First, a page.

Putin, Erdogan agree to switch gas payments to rouble

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Putin, Erdogan agree to switch gas payments to rouble

Russian President Vladimir Putin and Turkish President Tayyip Erdogan agreed to switch part of the payments for Russian gas to the rouble currency during the four-hour meeting at the Black Sea resort of Sochi on Friday, Russian Deputy Prime Minister Alexander Novak announced.

The two leaders made a statement saying that they agreed to boost cooperation in the transport, agriculture, finance and construction industries. They stressed the need to make sure the implementation of the Istanbul grain agreements between Moscow, Kyiv and the UN, including unimpeded exports of Russian grain, and the resumption of Ukrainian grain exports through Black Sea ports, in which Turkey mediates. Three ships carrying over 58 thousand tons of corn have been cleared to leave Ukrainian ports. The next meeting of the two presidents will be in Turkey.

Ukraine accused Russia of striking near the Zaporizhzhia nuclear power plant in the southern part of the country that has been occupied since the first days of the invasion. Ukraine's state-owned nuclear power plant operator Enerhoatom said there was a risk of hydrogen leakage and dispersal of radioactive particles. Ukrainian President Volodymyr Zelensky called it an act of terrorism and called for tough sanctions against Russia. Russia, however, rejected the accusations and accused Kiev authorities of nuclear terrorism. The Ukrainian Armed Forces carried out three artillery attacks on the Zaporozhye Nuclear Power Plant and Energodar, the Russian Ministry of Defence said in a statement.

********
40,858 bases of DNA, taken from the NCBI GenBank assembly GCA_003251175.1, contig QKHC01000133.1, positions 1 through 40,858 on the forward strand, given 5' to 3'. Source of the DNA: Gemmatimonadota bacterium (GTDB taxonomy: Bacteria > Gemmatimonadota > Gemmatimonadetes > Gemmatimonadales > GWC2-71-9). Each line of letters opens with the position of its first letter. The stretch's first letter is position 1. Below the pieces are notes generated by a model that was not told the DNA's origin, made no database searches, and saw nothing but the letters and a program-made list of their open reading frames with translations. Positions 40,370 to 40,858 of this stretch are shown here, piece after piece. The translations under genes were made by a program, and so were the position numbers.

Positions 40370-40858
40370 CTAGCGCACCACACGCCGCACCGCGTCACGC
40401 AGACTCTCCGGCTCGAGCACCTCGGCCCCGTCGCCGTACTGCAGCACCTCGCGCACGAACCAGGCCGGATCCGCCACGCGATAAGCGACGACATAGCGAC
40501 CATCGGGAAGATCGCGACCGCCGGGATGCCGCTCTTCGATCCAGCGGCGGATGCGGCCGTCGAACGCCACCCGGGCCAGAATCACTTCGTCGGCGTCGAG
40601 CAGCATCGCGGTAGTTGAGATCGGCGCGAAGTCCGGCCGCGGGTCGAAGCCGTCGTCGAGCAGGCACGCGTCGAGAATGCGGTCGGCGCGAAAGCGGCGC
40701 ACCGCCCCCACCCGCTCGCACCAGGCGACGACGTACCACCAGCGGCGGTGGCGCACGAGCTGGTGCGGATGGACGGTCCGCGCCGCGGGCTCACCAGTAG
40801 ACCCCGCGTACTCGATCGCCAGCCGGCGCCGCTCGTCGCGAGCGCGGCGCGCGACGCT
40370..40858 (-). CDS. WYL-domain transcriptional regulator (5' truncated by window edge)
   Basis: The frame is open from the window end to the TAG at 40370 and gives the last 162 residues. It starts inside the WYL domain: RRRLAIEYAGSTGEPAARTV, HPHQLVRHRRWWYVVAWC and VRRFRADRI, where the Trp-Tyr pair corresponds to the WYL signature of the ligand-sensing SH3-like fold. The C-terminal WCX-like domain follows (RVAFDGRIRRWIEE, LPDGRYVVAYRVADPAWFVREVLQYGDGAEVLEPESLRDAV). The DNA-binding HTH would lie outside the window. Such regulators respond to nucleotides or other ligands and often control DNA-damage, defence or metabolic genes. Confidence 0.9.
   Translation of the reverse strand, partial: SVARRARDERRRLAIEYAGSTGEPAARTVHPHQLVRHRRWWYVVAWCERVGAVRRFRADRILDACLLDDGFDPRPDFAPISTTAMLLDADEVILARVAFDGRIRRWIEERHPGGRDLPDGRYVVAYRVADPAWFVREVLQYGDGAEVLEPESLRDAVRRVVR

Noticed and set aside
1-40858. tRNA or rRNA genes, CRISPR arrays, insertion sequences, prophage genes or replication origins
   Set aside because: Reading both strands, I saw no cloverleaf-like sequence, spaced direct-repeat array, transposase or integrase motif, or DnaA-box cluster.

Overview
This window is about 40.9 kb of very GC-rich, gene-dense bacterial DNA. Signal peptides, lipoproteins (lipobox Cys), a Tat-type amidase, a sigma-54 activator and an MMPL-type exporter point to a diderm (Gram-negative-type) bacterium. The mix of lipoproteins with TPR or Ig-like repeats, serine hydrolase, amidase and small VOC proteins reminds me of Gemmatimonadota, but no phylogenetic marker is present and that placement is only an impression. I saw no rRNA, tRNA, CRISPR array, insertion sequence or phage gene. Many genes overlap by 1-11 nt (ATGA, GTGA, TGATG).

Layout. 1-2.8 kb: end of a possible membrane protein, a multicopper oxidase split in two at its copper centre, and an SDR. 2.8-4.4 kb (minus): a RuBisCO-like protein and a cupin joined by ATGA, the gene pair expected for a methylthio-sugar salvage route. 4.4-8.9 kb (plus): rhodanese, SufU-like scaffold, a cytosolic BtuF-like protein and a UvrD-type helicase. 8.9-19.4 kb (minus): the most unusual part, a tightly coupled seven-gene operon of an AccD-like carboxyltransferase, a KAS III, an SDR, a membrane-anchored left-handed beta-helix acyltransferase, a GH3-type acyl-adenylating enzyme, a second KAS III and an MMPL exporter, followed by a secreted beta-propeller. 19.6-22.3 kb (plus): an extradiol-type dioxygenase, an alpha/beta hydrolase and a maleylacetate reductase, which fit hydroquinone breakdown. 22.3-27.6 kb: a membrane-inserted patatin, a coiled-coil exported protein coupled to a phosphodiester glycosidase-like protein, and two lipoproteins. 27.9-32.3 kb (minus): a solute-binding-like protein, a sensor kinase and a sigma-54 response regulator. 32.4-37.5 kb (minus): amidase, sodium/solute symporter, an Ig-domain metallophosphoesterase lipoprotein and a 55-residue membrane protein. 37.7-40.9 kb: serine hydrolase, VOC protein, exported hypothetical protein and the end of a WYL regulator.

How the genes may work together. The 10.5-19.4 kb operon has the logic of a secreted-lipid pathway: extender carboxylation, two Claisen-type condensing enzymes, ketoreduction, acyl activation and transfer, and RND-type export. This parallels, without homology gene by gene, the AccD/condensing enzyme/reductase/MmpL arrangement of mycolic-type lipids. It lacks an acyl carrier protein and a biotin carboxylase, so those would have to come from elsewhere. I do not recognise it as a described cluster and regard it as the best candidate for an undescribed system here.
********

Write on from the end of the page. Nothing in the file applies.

Russian forces shelled the cities of Nikopol and Kharkiv. According to the mayor of Kharkiv, Igor Terekhov, blasts are heard throughout the city, but there is no information on casualties at the moment.

The European Union's plan to reduce gas consumption and help Germany break its reliance on Russian gas comes into effect next week. In winter, member states have agreed to reduce gas consumption by 15% to cope with rising prices and ease pressure on countries trying to find alternative energy sources.